Dozens of civilians have been killed and nearly 28,000 displaced, following terror attacks in Palma on the northeast coast of Mozambique (UN). Since 31 March, local MAF partner – Ambassador Aviation – has rescued over 500 refugees in a joint emergency evacuation effort…
On 24 March, around 100 militants reportedly raided the town of Palma causing thousands of people to flee the area. Palma has a population of around 75,000 (The Guardian).
On 31 March, Ambassador Aviation made their first two round-trips from Palma to Pemba – a 50 minute flight south - to evacuate 13 adults, 12 children and six babies. The International Committee of the Red Cross has been treating the refugees on arrival.
To date, Ambassador Aviation has evacuated 559 refugees on 80 flights including children, the elderly, sick and injured people, and one pregnant woman in distress.
One passenger and eyewitness who runs a nursery in Palma told MAF that the attack began right outside his nursery - gunfire shook the building. The man then fled into the bush and hid there for 15 days.
When attempting to return home, he learned that insurgents had broken in, using his home and nursery for their own ends. Following his ordeal, the man is very grateful for the evacuation flight to Pemba.
Tropical Storm Jobo has made matters worse
On 24 April, there were an additional three flights between Pemba and Ibo Island off the north coast of Mozambique to deliver 1,125 kg of medicine.
Ibo Island had suffered an earlier attack by insurgents and consequently, there are many refugees staying on the island for safety.
To make matters worse for residents in the Cabo Delgado province, Storm Jobo hit the region on 22 April, causing delays to deliveries.
Cessna Grand Caravan aircraft used for evacuations
Since 31 March, Ambassador Aviation pilots, Dave LePoidevin and Dave Holmes, have been helping to coordinate evacuation efforts from Afungi Airstrip, which is just a few miles from Palma. A Cessna Grand Caravan aircraft had been used to evacuate refugees from the area.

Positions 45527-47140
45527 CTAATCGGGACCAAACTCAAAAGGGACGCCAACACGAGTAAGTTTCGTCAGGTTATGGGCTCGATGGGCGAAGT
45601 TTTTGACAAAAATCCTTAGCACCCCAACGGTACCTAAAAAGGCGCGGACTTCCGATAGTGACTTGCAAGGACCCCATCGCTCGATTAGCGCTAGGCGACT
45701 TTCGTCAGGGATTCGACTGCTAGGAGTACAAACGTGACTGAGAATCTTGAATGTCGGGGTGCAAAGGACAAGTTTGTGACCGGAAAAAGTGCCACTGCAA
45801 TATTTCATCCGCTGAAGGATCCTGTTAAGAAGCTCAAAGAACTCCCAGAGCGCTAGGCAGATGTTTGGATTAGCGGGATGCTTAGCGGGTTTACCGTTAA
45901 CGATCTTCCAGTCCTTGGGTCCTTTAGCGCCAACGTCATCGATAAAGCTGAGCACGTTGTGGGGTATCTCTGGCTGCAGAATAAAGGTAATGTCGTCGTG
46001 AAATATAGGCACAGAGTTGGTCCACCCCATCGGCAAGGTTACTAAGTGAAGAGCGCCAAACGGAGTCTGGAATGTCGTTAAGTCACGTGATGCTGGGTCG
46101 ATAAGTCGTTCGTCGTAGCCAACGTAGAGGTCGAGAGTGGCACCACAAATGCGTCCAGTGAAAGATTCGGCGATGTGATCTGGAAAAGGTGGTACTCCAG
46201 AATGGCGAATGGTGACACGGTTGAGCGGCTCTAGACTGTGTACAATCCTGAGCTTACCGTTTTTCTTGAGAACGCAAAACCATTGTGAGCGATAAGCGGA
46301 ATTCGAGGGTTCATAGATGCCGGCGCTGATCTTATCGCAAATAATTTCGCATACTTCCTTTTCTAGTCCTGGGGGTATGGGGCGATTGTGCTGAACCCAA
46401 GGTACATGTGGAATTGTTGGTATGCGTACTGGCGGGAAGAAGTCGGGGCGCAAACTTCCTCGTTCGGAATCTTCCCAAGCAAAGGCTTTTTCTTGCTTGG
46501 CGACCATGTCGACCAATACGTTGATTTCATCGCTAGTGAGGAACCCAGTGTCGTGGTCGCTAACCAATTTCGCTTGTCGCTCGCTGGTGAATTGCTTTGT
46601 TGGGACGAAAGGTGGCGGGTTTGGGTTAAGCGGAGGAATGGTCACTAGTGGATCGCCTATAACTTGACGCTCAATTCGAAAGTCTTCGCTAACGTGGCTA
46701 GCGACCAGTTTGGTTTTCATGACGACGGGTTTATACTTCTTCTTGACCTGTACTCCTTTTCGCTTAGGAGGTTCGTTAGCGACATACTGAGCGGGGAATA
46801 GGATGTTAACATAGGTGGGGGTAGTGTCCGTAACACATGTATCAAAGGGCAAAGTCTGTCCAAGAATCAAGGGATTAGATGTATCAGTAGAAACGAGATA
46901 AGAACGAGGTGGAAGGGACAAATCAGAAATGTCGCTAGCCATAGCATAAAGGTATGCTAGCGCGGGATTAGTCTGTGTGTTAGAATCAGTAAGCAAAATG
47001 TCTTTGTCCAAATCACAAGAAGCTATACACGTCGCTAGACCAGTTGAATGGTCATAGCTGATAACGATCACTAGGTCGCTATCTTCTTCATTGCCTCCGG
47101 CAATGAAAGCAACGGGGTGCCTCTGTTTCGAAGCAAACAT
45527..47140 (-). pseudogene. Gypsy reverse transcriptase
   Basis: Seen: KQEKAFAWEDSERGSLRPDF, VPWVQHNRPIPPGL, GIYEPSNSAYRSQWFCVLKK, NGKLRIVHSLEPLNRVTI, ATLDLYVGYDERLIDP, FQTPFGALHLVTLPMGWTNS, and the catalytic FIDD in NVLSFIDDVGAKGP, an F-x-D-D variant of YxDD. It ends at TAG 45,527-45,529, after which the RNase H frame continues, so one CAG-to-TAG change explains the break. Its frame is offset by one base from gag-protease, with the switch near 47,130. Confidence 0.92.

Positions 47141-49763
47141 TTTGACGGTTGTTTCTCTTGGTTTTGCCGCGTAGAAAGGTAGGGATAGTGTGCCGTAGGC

The Afungi peninsula is heavily guarded due to the intermittent construction of a multibillion-dollar liquified natural gas project owned by French energy giant ‘Total’. Private security forces, local police and the Mozambiquan military maintain control of the area that includes Afungi Airstrip.
The attack was launched just hours after Total announced that it would resume work on its gas project. Since then, Total has been forced to suspend their operations and evacuate their staff to safety.
Evacuees vetted to prevent infiltration
Emergency evacuations are undertaken by aircraft operated by Ambassador Aviation and other agencies, as well as ships and boats.
Evacuees entering Afungi Airstrip are screened by police and security forces to prevent terrorist infiltration before they are accepted on the flights. This has resulted in long queues of hundreds of people.
Once vetted, passengers are given a hot meal. Many of the evacuees are not originally from Palma, but were working in the area and were forced to leave because of the volatile situation.
On arrival in Pemba, an ambulance is waiting to treat the injured.
'The most challenging part is deciding from the group of passengers available, which ones to put on the flight. There are sick and injured people, pregnant women, and families with many children.
'We are unable to take them all and we can't break up families with many children, so it's never a simple process. It's so difficult to look in their eyes and hear them plead to be on the flight, and leave some behind.'
Diniz Cardoso, MAF Operations
Food and engineers also flown in
Palma’s hospital, banks and the state prosecutor's office have all been destroyed in what the BBC has described as ‘one of the biggest’ extremist attacks in the region since militants launched their insurgency in 2017.
In addition to evacuating refugees, Ambassador Aviation has flown in mobile phone tower engineers, cables, a power supply and repair equipment in a bid to restore damaged communications infrastructure.
Ambassador Aviation is also working in partnership with local humanitarian agency, VAMOZ (Voluntários Anónimos de Moçambique) flying in nearly 1,500kg of food aid.
The food is for survivors fleeing the fighting in Cabo Delgado province. They had attempted to enter Tanzania but were prevented from crossing the border and have no supplies.
Over 20,000 people are still unaccounted for more than two weeks after the terror attack (Sky News).
According to NGO ‘Save the Children’, 2,500 people have been killed and 700,000 have fled the region since the extremist attacks first started in 2017.
The need for evacuation flights, food, medical supplies and other relief continues. In response, MAF has secured another aircraft and pilot from partner, Mercy Air in South Africa.
Following last month's attacks in Palma, the UN's Organisation for Migration states that nearly 28,000 internally displaced people fleeing from Palma have been registered. 44% of them are children.
MAF partner, Ambassador Aviation, doing what they do best: